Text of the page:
Marc, I think you want to draw a line between a project and a goal, but your description above doesn't really draw a distinction. For example, anywhere you typed the word "goal", I can insert the word "project" and it will still be perfectly valid.

            I think Karen is saying a goal is just a project (and vice versa) because a both goals and projects are desired "end states" that we can achieve via a series of actions. We can assign as many sub-goals/projects are we want to help us obtain clarity and organize the needed actions.

            I suggest the only practical difference between a goal and a project is one that some of us invent within our own minds so that we can separate personally meaningful projects (goals) from projects that we aren't emotionally tied to (projects).

            C

            Comment


            • #7
              Since I started this thread, I feel I should jump in and say I've had a bit of a change of heart.

              I've been setting up my GTD implementation using the Outlook Add-In. I decided not to differentiate between goals and projects and to restate my "roles" as "goals", such as "Be a Good Mom" or whatever.

              Yuk.

              The problem was that reviewing my projects was overwhelming. No human could possibly manage all that.

              If fact, I've actually swung the other way a bit.

              I also felt overwhelmed by the number of "subprojects" defined in my Outlook Add-In configuration. Looking at any one task, it became confusing to select which project or subproject this task belonged to.

              So...I only included MAJOR projects in my project list, but with some notes on each project about the subprojects.

              There's some cool tools in the Outlook add-in that automate the selection of next tasks, so for some of those sub-projects, I just quickly brainstormed the sequence of tasks and created what I'm calling a "Task Group"--really a well-defined subproject.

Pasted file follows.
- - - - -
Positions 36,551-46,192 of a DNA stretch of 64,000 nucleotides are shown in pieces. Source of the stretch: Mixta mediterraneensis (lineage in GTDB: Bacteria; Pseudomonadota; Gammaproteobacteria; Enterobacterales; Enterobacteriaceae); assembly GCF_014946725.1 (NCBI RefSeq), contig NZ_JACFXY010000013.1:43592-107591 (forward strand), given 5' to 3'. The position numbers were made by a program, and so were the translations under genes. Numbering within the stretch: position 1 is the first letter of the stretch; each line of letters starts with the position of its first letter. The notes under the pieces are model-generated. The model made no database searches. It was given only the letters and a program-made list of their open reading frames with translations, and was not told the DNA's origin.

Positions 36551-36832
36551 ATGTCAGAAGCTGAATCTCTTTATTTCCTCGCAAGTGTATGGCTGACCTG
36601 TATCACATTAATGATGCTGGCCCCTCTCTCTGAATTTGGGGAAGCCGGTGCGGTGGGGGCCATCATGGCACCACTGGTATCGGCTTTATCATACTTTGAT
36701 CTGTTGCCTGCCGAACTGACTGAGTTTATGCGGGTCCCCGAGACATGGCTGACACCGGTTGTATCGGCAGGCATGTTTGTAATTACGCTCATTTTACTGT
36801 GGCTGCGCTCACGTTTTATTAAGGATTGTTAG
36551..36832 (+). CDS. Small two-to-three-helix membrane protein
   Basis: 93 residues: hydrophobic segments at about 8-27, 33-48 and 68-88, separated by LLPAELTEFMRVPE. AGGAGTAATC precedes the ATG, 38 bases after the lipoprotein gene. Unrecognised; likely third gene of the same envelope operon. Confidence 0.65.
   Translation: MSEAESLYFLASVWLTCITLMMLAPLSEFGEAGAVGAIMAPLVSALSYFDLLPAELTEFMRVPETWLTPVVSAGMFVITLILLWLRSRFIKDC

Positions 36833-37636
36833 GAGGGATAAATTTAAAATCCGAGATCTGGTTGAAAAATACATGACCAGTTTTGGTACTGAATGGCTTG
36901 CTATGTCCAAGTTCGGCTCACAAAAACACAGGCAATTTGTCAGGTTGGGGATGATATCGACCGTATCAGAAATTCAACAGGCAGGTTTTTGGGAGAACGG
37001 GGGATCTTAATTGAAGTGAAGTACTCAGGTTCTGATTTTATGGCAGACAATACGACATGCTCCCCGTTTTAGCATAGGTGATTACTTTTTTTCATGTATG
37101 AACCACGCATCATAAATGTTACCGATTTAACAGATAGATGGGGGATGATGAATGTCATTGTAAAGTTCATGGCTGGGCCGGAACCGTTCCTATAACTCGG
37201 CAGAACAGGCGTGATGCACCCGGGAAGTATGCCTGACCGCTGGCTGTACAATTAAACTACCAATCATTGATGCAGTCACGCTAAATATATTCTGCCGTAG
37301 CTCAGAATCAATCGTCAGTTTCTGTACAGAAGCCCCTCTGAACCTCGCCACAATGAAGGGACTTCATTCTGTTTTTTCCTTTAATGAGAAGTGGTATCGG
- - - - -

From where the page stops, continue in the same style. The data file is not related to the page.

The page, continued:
Now, two of my projects are "Achieve my Written Goals" and "Honor my Roles". When I'm reviewing my projects, this triggers me to go back and review my goals and areas of focus and make sure I have appropriate projects defined (nf needed) or just some tasks that may need to be done.

              So...I guess I am separating goals and areas of focus from my projects lists, but just enough so I don't get overwhelmed.

              Comment


              • #8
                "the" projects list

                So...I guess I am separating goals and areas of focus from my projects lists, but just enough so I don't get overwhelmed.
                You've touched on something that I'm just beginning to understand and come to terms with myself. In fact, doing a weekly review last week while in London, I realized that my project list "at this point in time" has more date-stamped objectives than not. I think this is the first time since beginning implementation that I've experienced this.

                So many times - and for many of the people I consult - the projects list is an open inventory of shorter-term hopes and goals. Of course, in business we'd call them strategies and objectives...